The $3 Arduino

Minimal Arduino on a breadboard

Buying and using an official Arduino Board like the standard Arduino Uno is the perfect way to get started with the Arduino language, common electronic components, or your own embedded prototyping project. However, once you have mastered the initial challenges and have built some projects, the Arduino Board can get in the way.

For instance, many enthusiasts, who started out with hacking and extending the Arduino hardware and software, have now moved on to the Raspberry Pi, which is equally or even less expensive, but more powerful and complete. The Raspberry Pi comes with Ethernet, USB, HDMI, Analog-Audio-Out, a lot of memory, and much more; adding all these capabilities to the Arduino with Arduino-Shields, would probably cost several hundred Dollars. However, the Raspberry lacks some of Arduino’s I/O capabilities like Analog-Inputs. Combining an Arduino with a Raspberry Pi, may make sense for a lot of project; but we don’t need or want to integrate an Arduino Board – the Arduino’s core, the ATMEGA Microcontroller, is all what’s needed. We still want to program the Arduino with the familiar Arduino IDE, but the boot-loader doesn’t really help, once the ATMEGA Micro is programmed and is ready to communicate with the Raspi or any other platform.

This is probably the most minimal ATmega168-20PU based Arduino you can come up with. The ATmega168 (available of about \$3) was the default Arduino chip for quite some time, before being replaced by the ATmega328, doubling the available memory. The chip is powered with +5V on Pin-7 and grounded via Pin-8; the LED is between Pins 19 and 22.

Here you see it processing this rather simple blinky program:

int p = 13; // LED connected to digital pin 13
void setup() {
 pinMode(p, OUTPUT); // sets the digital pin as output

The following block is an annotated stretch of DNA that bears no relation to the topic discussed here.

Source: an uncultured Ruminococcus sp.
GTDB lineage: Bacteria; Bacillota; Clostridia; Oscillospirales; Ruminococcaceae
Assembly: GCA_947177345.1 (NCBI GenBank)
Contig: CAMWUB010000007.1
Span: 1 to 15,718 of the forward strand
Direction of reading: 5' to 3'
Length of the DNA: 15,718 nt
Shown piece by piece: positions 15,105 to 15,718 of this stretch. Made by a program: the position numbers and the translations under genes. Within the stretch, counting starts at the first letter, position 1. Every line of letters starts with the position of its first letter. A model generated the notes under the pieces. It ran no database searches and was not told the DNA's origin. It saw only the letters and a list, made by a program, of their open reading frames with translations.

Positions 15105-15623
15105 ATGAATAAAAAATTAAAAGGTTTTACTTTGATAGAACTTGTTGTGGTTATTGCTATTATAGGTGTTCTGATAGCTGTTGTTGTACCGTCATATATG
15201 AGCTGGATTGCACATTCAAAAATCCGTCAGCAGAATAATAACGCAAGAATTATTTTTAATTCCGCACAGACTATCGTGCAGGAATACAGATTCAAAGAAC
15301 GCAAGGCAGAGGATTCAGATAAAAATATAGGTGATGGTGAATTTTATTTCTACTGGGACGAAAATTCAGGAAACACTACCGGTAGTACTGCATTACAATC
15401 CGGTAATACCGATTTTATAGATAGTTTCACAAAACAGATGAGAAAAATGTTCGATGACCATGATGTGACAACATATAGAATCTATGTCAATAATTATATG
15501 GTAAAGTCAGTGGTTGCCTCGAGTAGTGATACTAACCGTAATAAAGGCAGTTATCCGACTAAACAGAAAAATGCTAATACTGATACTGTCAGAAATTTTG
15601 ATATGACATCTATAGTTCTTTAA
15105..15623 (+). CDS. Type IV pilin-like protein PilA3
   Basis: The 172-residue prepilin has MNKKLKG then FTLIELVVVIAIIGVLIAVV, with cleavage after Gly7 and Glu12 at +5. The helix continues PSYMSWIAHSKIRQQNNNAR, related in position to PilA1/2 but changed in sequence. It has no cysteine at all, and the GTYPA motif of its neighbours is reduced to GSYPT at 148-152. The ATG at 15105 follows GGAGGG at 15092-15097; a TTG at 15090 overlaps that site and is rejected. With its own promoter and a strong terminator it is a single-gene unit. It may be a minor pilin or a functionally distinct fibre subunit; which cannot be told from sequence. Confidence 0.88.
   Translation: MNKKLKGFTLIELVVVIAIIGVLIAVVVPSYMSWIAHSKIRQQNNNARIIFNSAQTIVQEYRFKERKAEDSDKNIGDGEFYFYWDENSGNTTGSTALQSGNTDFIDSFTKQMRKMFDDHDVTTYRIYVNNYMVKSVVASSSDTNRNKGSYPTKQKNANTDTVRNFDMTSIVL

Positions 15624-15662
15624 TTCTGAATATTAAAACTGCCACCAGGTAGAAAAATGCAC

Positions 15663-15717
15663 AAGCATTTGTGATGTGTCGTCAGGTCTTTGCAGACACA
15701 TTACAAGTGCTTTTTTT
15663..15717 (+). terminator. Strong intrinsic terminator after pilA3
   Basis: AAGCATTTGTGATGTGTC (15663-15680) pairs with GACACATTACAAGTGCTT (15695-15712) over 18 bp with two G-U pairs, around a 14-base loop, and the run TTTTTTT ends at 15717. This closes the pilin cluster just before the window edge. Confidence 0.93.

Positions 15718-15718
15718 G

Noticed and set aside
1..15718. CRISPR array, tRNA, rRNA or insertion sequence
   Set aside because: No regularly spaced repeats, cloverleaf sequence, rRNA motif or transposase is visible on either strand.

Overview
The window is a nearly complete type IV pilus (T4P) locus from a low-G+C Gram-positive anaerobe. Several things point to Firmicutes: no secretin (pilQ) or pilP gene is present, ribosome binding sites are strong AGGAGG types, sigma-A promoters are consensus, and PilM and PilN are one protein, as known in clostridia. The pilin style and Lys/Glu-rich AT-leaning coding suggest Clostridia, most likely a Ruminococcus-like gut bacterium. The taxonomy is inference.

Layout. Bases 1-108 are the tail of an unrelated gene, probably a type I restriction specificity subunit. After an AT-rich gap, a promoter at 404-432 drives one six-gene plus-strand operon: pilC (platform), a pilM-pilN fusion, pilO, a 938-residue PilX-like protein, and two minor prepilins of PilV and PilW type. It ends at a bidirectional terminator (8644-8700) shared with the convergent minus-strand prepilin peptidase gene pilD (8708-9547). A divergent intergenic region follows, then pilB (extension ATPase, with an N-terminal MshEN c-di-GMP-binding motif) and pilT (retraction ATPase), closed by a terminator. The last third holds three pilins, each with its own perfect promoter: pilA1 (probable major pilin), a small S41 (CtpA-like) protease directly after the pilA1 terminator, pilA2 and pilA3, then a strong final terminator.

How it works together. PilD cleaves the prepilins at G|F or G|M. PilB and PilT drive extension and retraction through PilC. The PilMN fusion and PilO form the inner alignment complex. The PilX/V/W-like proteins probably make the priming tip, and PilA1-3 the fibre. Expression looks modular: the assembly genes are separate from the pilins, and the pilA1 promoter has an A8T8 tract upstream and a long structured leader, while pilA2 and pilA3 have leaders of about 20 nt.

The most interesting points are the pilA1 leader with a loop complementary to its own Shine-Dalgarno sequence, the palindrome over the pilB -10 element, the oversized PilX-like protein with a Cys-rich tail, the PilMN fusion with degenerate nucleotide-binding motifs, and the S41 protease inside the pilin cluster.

void loop() {
 digitalWrite(p, HIGH); // sets the LED on
 delay(100); // .. for 10th of a sec
 digitalWrite(p, LOW); // sets the LED off again
 delay(1000); // waits for a second
 digitalWrite(p, HIGH); // sets the LED on
 delay(500); // .. for 1/2 a sec
 digitalWrite(p, LOW); // sets the LED off again
 delay(500); // .. for 1/2 a second

Since we don’t want any bootloader (waiting for a serial upload of new software) on this chip but rather have it immediately start executing the program, we need to tell the Arduino IDE about our bare-bones board and the fact that it doesn’t have a boot loader.

Bare-Bones ATmega168 Board Definition

To add a new hardware definition to the Arduino IDE, create a hardware/BareBones folder inside your Arduino folder (the place where all your sketches are stored). Create a boards.txt file with the following content. On the Mac for instance, I ended up with this:

/Users/wolf/Documents/Arduino/hardware/BareBones/boards.txt bare bone (internal 8 MHz clock) 

Wiring up the ATmega-168

To flash the chip, we use the SPI (MOSI/MISO/SCK) Pins like shown here:

Connections from an AT-AVR-ISP2 to the ATmega-168 are as follows:

  1. GND -> ATmega168-Pin 8
  2. +5V -> ATmega168-Pin 7
  3. MISO -> ATmega168-Pin 18
  4. SCK -> ATmega168-Pin 19
  5. RSET -> ATmega168-Pin 1
  6. MOSI -> ATmega168-Pin 17

Burning without a Boot-Loader

Instead of an Arduino Board, I connected one of those shiny blue AT-AVR-ISP2 programmers from ATMEL (available for about \$30) to the Mac. In the Arduino-IDE, in the Tools Menu, under Boards, I selected and ‘ATmega168 bare bone (internal 8 MHz clock)’ and under Programmers, ‘AVRISP mkII’. Hitting ‘Upload’ will now use the AT-AVR-ISP2 to reset the chip, flash the program, and verify the new memory content. All in all, it takes about 75 seconds. Once the chip is now powered, it will immediately start executing the program.

Switching the Internal Clock to 8MHz

Using the Fuse Calculator we can find the proper ATmega168 fuse settings, to use the internal RC Oscillator and setting it to 8Mhz. The avrdude arguments look something like this: -U lfuse:w:0xe2:m -U hfuse:w:0xdf:m -U efuse:w:0x00:m. Avrdude is one of the tools that the Arduino IDE deploys on your computer. You can either execute Avrdude with those arguments directly, like so: avrdude -p m168 -b 115200 -P usb -c avrispmkII -V -e -U lfuse:w:0xe2:m -U hfuse:w:0xdf:m -U efuse:w:0x00:mor just execute the ‘Burn Bootloader’ command in the Arduino IDE’s Tools menu. While this will NOT burn a bootloader on the ATmege168 chip, it will set the fuses appropriately. Either way, this step needs to be performed only once.


Let’s minimize the ‘Minimal Arduino’ even more, for instance by using the tiny ATtiny85 Microcontroller.